Quick Links | Artist Corner
Chiseling the way to Truth with Pushpanjali Sherchan
Pushpanjali Sherchan is an acclaimed Nepali sculptor recognised for her creativity. She has participated in countless exhibitions in Nepal and been commissioned for her work by patrons both nationally and internationally. She is a member of several organisations including Artist Society of Nepal, Nepal Association of Fine Arts, Arambha (a group of Contemporary Nepalese Sculptors), WAGON (Women Artist Group of Nepal) and ASMAN. Sherchan works with many different mediums such as wood, bronze, gypsum, stone and glass. Excerpts of a conversation with her:
Tell me about your background.
I was born in Tukuche, a small village in Mustang and moved to Kathmandu when I was nine years old. My father enrolled me in St Mary’s School where I had a difficult time adjusting because I didn’t know a word of English and was horrible at math. My uncles realised how much I was struggling and under their influence, I switched to All Saints School in India. This turned out to be a blessing for me because I had the choice to take up painting instead of math and it changed my life. From there I returned to Nepal for college and worked in several embassies, schools, NGO’s and for cultural programs, estranged from the world of art. Soon enough I got married and accepted the full time position of stay-at-home mother. I was a 39 year old mother of two when I decided that I wanted to go to art school. I graduated with a Bachelor degree in Fine Arts and a major in Sculpture from Lalit Kala in 1999. It was in 2012 that I began my Masters degree. I consider myself blessed because even though I am older in age, I am young as an artist.
What drove you to go to art school at 40?
I came across this article in Femina magazine that expressed the idea that the purpose of birds and animals was solely to produce children, and that humans are far too advanced for this to be our only purpose. This article struck something inside of me and got me thinking about how I wanted to be more than a mother. I needed a higher calling and space to create and further my own interests. Pursuing art was a natural progression. Small moments like these have always been a source of great inspiration for me and that applies to my art work as well.
What inspires you?
The objects that capture my attention are those that seldom capture the attention of others… the small things. I find great inspiration in seeds and the fact that these seeds are constantly transforming and if you don’t pay attention, you will never see them change… highlighting the importance of observance. When I see large trees, I am awed by how they are so stable and have strong roots. When I am surrounded by nature, I am constantly learning lessons and drawing inspiration for both my work and my philosophies as a person. That is why I call nature my true teacher. It is where I am at peace and therefore most inspired.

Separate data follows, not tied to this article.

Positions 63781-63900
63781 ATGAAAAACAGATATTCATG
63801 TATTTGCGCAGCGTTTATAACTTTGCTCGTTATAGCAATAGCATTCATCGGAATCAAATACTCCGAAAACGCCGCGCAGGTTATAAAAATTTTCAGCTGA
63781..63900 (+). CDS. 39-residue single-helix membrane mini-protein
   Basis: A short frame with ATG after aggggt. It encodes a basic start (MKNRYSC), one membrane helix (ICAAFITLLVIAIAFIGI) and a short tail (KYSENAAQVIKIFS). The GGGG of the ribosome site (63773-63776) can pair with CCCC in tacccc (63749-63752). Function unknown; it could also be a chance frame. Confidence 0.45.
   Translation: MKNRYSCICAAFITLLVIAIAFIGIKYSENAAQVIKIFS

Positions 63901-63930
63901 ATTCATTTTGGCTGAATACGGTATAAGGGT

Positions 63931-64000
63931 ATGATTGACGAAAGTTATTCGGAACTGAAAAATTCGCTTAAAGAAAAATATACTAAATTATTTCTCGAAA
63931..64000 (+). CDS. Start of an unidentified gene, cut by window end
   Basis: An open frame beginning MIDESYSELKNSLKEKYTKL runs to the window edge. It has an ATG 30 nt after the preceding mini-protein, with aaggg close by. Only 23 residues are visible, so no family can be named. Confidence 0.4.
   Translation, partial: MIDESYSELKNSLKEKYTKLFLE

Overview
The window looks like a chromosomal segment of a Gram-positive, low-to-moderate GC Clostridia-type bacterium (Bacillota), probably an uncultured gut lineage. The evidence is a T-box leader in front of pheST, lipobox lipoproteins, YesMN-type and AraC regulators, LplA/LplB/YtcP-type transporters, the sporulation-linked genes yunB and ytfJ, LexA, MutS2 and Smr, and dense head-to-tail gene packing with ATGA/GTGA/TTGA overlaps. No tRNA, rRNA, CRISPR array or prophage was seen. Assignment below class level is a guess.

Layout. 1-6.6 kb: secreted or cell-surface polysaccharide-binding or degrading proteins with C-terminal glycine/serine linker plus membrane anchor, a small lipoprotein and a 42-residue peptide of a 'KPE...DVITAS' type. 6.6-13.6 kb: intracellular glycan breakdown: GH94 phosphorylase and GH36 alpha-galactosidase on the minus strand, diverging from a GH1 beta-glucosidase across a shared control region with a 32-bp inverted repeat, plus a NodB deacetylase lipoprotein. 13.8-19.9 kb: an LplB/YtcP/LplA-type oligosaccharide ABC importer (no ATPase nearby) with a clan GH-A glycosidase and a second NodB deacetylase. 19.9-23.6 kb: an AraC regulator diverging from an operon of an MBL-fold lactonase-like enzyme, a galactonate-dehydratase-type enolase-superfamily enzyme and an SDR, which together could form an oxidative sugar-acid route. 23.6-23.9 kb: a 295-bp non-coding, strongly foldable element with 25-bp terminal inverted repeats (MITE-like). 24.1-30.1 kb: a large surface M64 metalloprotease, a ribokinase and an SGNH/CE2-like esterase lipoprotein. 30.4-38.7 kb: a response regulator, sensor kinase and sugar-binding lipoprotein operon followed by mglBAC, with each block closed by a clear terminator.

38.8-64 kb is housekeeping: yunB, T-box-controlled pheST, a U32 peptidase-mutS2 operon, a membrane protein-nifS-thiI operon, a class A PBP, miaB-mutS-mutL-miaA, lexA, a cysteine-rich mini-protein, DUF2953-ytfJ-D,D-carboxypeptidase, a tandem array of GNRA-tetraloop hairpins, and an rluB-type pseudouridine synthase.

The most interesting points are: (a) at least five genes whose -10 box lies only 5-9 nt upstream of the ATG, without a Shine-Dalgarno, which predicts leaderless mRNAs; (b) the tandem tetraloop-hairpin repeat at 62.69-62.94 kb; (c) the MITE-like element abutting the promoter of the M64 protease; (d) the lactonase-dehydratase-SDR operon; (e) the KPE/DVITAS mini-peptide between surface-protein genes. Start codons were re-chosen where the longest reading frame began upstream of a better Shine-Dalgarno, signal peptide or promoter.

What came first for you: philosophy or art?
These ideas go together for me but it was only after making art that I realised that I always had this deep, introspective side to me. I believe that it is up to you to find your philosophy and truth and that information lies deep within you. My art is an expression of my philosophy and I find that often times, when I am working on a piece of art I am almost coaxing it into existence, speaking to it and loving it as if it is my child. Sometimes as I am chiselling I find that I have subconsciously given my piece a distinct form and it just flowed out of me like a river.
Do you have a specific piece you are especially close to?
A piece that is especially close to my heart is Domination. This piece represents the experience I had when I was trying to join Lalit Kala where men in charge refused to admit me and discouraged me every step of the way. I got lucky though as the principal and a prominent teacher both happened to be women that supported my ambitions. I felt dominated by the men and uplifted by the women around me; this became my inspiration for my first sculpture as a graduate. In 2000, I received a national award for this piece.
Is womanhood a central theme to your work?
I wouldn’t categorise it that way. What I experience I express through art so my work is sometimes spiritual, other times inspired by nature or some other concept entirely. Some sculptures speak to my experience as a woman, while others do not.
What attracted you to sculpture as a medium?
As a child, I was really into gardening and flowers. As a somewhat older child, I used to watch Indian television shows where I saw beautiful, extravagant gardens with the most exotic flowers and sculptures. I wanted nothing more than to study hard so that I could afford a garden like that for myself, complete with huge sculptures. This small moment of inspiration has now become my passion. If only I knew how difficult it is to actually build sculptures.